Archive | August, 2012

Data for Olive Oil vs. Aeration Experiment

30 Aug

Here is the fermentation comparison data for the olive oil experiment a few months back:

Comparative Sample Report – Olive Oil Experiment

Adventures in Denmark

21 Aug

There are more breweries in the country of Denmark than you can even count.  They range from very small, farm-style breweries, to large production breweries like Carlsberg Brewery, where the original pure yeast culture was created.  When you’re trying to visit with brewers there, this can be a big challenge.

We started off instead by preparing a short yeast seminar, hosted by Vestfyn Brewery at the university in Fyn, the island just West of Copenhagen.  The attendees consisted of breweries from this region, of which most had been part of their local Innovation Project where they collected and isolated some native strains for fermentation.  Many of these breweries are quite small, and I am sure there was a bit of a challenge with communicating technical information about yeast.  It was an interesting afternoon, and I hope, beneficial to the breweries that attended.  We look forward to working with them more.

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On the way back to Copenhagen, we stopped at Orbaek Bryggeri, established in the Fyn countryside in 1906 as a small farmstead providing malted barley to local businesses.  They began brewing beer and the original malting house and brewery is still there.  While the malting operations have ceased, the original brewing equipment is still used to this day for some of their specialty beers.  These days, they are also a modern brewery and distillery. It was such a great visit that was out of the way, but well worth the trip.  It was a lot of tradition mixed with modernization.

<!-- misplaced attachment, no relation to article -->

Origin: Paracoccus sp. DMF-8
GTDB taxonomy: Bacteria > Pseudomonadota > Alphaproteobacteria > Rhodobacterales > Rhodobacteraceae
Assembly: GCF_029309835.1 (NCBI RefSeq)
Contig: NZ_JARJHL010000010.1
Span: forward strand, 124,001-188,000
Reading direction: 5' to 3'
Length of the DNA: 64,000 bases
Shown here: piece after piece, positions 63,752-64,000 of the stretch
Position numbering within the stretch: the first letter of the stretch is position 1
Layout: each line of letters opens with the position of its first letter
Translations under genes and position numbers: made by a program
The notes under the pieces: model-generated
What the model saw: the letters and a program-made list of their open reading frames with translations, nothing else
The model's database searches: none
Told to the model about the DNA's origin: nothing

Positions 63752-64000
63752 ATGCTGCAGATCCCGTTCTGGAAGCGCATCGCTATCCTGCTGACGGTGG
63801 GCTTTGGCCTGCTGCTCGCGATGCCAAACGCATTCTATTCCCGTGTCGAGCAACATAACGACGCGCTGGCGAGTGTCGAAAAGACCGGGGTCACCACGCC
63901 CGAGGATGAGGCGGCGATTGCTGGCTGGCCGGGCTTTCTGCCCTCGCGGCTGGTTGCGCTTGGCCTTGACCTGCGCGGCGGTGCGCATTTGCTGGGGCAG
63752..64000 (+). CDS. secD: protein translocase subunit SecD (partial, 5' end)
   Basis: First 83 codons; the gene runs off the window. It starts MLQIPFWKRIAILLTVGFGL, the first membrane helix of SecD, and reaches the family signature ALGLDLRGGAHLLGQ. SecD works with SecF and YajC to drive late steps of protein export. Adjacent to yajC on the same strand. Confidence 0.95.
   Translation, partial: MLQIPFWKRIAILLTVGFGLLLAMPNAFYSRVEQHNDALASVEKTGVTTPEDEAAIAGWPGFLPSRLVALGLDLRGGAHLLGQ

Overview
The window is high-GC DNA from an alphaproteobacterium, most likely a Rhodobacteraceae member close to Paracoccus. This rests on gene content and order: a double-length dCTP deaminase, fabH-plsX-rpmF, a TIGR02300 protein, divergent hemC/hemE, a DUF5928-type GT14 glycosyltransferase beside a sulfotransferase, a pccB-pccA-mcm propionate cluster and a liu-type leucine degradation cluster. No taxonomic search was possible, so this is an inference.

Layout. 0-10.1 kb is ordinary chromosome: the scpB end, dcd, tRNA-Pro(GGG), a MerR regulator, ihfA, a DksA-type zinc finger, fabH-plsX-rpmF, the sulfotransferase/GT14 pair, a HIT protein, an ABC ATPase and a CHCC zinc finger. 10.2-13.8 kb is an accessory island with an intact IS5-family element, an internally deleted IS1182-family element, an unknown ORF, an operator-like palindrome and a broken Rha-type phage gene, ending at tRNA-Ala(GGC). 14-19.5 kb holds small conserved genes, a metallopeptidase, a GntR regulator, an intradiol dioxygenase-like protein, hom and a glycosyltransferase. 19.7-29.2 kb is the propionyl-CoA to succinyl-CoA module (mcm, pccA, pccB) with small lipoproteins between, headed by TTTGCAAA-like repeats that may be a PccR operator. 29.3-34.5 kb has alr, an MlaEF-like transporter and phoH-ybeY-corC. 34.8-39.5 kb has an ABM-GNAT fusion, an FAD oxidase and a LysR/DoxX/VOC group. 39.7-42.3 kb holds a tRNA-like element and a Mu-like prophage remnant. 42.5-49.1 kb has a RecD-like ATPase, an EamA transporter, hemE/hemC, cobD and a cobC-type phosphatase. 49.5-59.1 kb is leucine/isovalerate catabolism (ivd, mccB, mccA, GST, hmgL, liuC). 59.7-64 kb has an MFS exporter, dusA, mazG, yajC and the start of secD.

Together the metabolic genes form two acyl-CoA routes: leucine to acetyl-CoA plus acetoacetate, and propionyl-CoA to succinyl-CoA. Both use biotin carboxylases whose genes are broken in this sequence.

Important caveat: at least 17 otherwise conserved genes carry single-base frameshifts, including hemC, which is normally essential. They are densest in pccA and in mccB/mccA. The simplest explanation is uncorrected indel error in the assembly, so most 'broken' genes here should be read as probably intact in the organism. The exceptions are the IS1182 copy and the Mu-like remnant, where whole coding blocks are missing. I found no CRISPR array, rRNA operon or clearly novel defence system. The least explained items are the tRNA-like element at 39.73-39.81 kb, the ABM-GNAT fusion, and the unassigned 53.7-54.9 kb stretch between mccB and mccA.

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Back in Copenhagen, we had a fantastic meeting with Nordic Food Labs and Noma.  If any of you are familiar with food trends, you’ll know that Noma is a world-renowned restaurant featuring the best and latest in molecular gastronomy and are at the forefront of food innovation.  We were so privileged to meet their top chefs, including head chef, Rene Redzepi.  I mean, I read about these guys in magazines (and hopefully they are not reading this now because I would sound so embarrasing)  No, we were not able to get a table there 🙂  The Nordic Food Lab is situated on a house boat, of all places, in the harbor next to the restaurant.  In their food lab, they are working on various projects related to food fermentation, which is where we come in.  I don’t want to give away too much, but suffice it to say that this was one of the best, most interesting, most exhilarating meetings we’ve ever engaged in.  For me, it brings together one of my other favorite things – food (the other obviously being beer!).

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Back home in sunny (and hot and humid) San Diego, I am so thrilled at this opportunity to visit Denmark and I already look forward to the next one.

Cheers

An afternoon in Sweden

13 Aug

I am in the middle of a twelve-day trip to Denmark, but had decided to take a day trip to Malmo, Sweden, which is a 20 minute train ride from Copenhagen.  The main purpose of the trip was to visit Malmo Bryghus and an email acquaintance of mine who is a brewer there, Thomas Fransson.  Thomas also hosts Swedish Brewing Radio, so he was able to get together a group of start-up brewers and homebrewers for some yeast education.